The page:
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Biomechanical effect of pedicle screw distribution in AIS instrumentation using a segmental translation technique: computer modeling and simulation

Xiaoyu Wang, A. Noelle Larson, Dennis G. Crandall, Stefan Parent, Hubert Labelle, Charles G. T. Ledonio and Carl-Éric Aubin

Article (2017)

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Cite this document: Wang, X., Larson, A. N., Crandall, D. G., Parent, S., Labelle, H., Ledonio, C. G. T. & Aubin, C.-É. (2017). Biomechanical effect of pedicle screw distribution in AIS instrumentation using a segmental translation technique: computer modeling and simulation. Scoliosis and Spinal Disorders, 12. doi:10.1186/s13013-017-0120-4
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Abstract

BACKGROUND: Efforts to select the appropriate number of implants in adolescent idiopathic scoliosis (AIS) instrumentation are hampered by a lack of biomechanical studies. The objective was to biomechanically evaluate screw density at different regions in the curve for AIS correction to test the hypothesis that alternative screw patterns do not compromise anticipated correction in AIS when using a segmental translation technique. METHODS: Instrumentation simulations were computationally performed for 10 AIS cases. We simulated simultaneous concave and convex segmental translation for a reference screw pattern (bilateral polyaxial pedicle screws with dorsal height adjustability at every level fused) and four alternative patterns; screws were dropped respectively on convex or concave side at alternate levels or at the periapical levels (21 to 25% fewer screws). Predicted deformity correction and screw forces were compared. RESULTS: Final simulated Cobb angle differences with the alternative screw patterns varied between 1 degrees to 5 degrees (39 simulations) and 8 degrees (1 simulation) compared to the reference maximal density screw pattern. Thoracic kyphosis and apical vertebral rotation were within 2 degrees of the reference screw pattern. Screw forces were 76 +/- 43 N, 96 +/- 58 N, 90 +/- 54 N, 82 +/- 33 N, and 79 +/- 42 N, respectively, for the reference screw pattern and screw dropouts at convex alternate levels, concave alternate levels, convex periapical levels, and concave periapical levels. Bone-screw forces for the alternative patterns were higher than the reference pattern (p < 0.0003). There was no statistical bone-screw force difference between convex and concave alternate dropouts and between convex and concave periapical dropouts (p > 0.28). Alternate dropout screw forces were higher than periapical dropouts (p < 0.05). CONCLUSIONS: Using a simultaneous segmental translation technique, deformity correction can be achieved with 23% fewer screws than maximal density screw pattern, but resulted in 25% higher bone-screw forces. Screw dropouts could be either on the convex side or on the concave side at alternate levels or at periapical levels. Periapical screw dropouts may more likely result in lower bone-screw force increase than alternate level screw dropouts.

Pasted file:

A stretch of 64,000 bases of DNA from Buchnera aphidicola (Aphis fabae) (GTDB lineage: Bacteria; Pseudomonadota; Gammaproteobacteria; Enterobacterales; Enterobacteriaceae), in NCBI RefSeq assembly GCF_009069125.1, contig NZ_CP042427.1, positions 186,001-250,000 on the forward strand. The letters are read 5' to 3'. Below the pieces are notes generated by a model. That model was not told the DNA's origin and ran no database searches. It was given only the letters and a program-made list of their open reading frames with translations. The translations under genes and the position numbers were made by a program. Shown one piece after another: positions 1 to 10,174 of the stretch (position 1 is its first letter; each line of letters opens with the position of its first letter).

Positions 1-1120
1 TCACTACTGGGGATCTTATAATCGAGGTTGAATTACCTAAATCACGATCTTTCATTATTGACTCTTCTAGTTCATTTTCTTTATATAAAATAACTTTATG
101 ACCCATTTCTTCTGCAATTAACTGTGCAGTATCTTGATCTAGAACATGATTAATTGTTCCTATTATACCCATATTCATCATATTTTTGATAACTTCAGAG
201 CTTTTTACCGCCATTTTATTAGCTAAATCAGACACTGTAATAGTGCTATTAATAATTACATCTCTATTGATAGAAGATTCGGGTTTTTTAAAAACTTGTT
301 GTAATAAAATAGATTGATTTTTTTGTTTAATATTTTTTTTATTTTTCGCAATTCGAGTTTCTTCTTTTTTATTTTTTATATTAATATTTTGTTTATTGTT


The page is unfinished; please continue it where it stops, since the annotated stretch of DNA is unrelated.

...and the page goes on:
Uncontrolled Keywords

Adolescent idiopathic scoliosis; Biomechanical modeling; Instrumentation; Pedicle screw; Screw density; Screw distribution; Screw pattern; Simulation

Open Access document in PolyPublie
Subjects: 1900 Génie biomédical > 1903 Biomécanique
2100 Génie mécanique > 2100 Génie mécanique
9000 Sciences de la santé > 9000 Sciences de la santé
Department: Département de génie mécanique
Research Center: Non applicable
Funders: CRSNG / NSERC, Scoliosis Research Society
Date Deposited: 09 Mar 2020 16:07
Last Modified: 10 Mar 2020 01:20
PolyPublie URL: https://publications.polymtl.ca/3597/
Document issued by the official publisher
Journal Title: Scoliosis and Spinal Disorders (vol. 12)
Publisher: Springer Nature
Official URL: https://doi.org/10.1186/s13013-017-0120-4

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